Excerpt from Louis Navellier's Marketmail - 10/30/2018
The best way to explain this October’s market action is that the “tail has been wagging the dog.” Due to computerized trading, index arbitrage and ETFs are becoming less liquid due to widening discounts and premiums to their net asset value (NAV). My hope is that economic fundamentals and wave after wave of positive earnings announcements will break that spell and disrupt recent computer index arbitrage selling.
Most robo-traders aren’t looking at the fundamentals. They have programmed their computers to sell on key words in various news releases. Thankfully, trading volume was relatively light early last week, but trading volume rose steadily each day. Since Friday’s sell-off had some high trading volume, I saw some “light at the end of the end of the end of the tunnel,” hoping that Friday might be a capitulation day.
I recorded three podcasts last week. (Here is a link to my Friday podcast.) As I have repeatedly said on many of my podcasts, it is very odd for this selling pressure to be occurring during a bullish quarterly earnings announcement season, especially when the average stock in the S&P 500 (so far) has posted 8.3% annual sales growth and 25.3% annual earnings growth. I was especially happy to see how Boeing (BA) and Twitter(TWTR) reacted after posting better-than-expected sales and earnings while providing positive guidance, and I was especially excited about the huge (86.1%) third-quarter earnings surprise ($5.75 per share vs. a consensus estimate of $3.09) for Amazon.com(AMZN). I am not worried that its sales were slightly below some analyst estimates. Amazon remains a great buying opportunity on dips.
Navellier & Associates holds AMZN, BA & TWTR in managed accounts and a sub-advised mutual fund. Louis Navellier & his family own AMZN, BA & TWTR via the sub-advised mutual fund and holds AMZN in a separate account.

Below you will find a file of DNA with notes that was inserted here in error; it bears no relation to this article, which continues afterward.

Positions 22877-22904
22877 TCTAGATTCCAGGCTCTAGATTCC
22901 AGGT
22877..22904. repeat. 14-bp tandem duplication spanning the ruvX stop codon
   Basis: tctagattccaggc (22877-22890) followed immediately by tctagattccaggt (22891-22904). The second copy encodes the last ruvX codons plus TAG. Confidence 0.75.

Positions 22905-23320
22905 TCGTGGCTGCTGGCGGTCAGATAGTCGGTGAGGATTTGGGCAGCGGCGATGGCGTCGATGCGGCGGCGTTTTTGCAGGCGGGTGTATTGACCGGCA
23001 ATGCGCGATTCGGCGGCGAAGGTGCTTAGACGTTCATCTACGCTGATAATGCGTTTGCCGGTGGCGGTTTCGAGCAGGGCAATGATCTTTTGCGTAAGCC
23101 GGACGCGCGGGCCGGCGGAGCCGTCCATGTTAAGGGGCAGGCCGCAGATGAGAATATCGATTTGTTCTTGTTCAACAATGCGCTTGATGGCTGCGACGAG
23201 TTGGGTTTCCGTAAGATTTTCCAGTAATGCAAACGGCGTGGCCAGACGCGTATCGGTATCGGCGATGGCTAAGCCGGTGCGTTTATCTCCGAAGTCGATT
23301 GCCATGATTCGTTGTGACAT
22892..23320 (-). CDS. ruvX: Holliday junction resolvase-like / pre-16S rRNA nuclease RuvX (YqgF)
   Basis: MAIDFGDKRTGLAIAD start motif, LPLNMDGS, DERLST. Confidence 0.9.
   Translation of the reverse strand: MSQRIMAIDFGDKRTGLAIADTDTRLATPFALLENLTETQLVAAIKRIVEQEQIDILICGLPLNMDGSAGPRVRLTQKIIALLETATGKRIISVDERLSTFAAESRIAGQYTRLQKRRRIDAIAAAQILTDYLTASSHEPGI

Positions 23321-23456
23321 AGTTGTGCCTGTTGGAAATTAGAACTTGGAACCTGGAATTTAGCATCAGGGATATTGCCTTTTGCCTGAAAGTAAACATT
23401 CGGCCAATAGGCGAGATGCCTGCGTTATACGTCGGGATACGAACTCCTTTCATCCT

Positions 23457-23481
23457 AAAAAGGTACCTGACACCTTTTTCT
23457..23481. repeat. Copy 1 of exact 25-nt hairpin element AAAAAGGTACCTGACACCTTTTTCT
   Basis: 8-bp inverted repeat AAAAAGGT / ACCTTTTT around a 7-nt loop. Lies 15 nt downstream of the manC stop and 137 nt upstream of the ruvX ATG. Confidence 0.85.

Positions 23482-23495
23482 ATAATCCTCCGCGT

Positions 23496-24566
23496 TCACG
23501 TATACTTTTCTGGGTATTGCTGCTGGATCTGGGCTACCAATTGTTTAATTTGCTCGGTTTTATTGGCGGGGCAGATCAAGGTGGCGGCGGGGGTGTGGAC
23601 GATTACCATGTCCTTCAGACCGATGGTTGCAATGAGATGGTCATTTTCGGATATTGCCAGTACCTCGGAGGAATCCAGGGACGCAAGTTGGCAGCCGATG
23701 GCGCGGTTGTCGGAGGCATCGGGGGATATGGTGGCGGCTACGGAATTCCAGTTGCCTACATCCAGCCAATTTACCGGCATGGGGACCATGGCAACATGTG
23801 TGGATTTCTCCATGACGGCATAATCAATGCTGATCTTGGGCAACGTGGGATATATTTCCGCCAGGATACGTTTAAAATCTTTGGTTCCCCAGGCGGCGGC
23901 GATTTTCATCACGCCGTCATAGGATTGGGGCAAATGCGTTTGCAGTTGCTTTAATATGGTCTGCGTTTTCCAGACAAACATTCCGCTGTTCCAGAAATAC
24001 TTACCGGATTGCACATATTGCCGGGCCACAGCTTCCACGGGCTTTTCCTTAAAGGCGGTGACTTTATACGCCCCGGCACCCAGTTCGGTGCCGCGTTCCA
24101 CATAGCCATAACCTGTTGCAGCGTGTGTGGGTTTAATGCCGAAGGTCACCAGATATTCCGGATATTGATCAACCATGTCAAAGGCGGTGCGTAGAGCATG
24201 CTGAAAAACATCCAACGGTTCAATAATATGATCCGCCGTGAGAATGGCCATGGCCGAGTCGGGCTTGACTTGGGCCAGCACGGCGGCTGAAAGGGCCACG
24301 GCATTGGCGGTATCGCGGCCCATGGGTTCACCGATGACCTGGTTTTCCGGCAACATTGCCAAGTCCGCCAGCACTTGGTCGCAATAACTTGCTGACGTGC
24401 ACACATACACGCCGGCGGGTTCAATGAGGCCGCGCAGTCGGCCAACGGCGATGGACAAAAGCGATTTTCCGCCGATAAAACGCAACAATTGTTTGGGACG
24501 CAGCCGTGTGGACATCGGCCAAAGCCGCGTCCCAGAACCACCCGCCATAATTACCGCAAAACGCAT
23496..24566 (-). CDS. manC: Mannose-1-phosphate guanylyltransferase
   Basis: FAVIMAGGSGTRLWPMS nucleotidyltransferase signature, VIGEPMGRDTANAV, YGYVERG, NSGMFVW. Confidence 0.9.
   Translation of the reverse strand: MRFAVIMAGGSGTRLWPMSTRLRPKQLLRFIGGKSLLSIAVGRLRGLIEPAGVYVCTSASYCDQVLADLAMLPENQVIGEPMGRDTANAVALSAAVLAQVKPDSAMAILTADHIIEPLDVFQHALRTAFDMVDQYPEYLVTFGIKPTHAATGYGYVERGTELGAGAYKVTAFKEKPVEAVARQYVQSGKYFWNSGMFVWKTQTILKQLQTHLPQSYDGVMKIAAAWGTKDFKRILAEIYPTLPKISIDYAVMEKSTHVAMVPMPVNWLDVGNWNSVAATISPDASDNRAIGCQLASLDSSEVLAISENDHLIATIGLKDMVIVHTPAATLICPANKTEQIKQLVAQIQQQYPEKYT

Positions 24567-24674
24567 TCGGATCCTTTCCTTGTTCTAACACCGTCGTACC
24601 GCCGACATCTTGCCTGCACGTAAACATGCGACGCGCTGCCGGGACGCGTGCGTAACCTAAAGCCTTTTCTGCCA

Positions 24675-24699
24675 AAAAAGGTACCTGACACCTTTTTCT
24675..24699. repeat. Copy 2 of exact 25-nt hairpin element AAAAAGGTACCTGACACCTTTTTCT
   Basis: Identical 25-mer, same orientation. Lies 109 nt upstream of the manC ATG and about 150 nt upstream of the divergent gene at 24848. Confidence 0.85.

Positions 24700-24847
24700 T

I’ll have more on last week’s market mayhem in my closing column. But first, Bryan Perry argues (with President Trump) that the Fed is out of touch with reality in their public statements, while the economic indicators tell a more positive story. Gary Alexander tells the same story, while debating a recent cover article from The Economist about their premature warnings of America’s “Next Recession.” Then, Ivan Martchev updates his junk bond indicator and then compares this October to 1974, 1929, 2008, and most notably 1987. Jason Bodner looks inside the “machine” (literally) to tell us what computers are doing to this market and how human logic will save us in the end. Then I’ll return to amplify what Jason just said.
The Stock Market Says Fed Policy is Overshooting Inflation Risks
By Bryan Perry
The Numbers Still Support a Healthy Stock Market
An October to Remember – or Forget?
By Gary Alexander
The Economist Predicts “The Next Recession” (When None is in Sight)
Junk Bonds Still “A-Okay”
By Ivan Martchev
The 1987 Comparison
Computers Made This “An October for the Ages”
By Jason Bodner
This Market is Now Seriously Oversold
A Look Ahead:
When Computers Do Their Thing – Beware of Trading with Them
By Louis Navellier
The Bond Market is More Orderly Than Stocks Right Now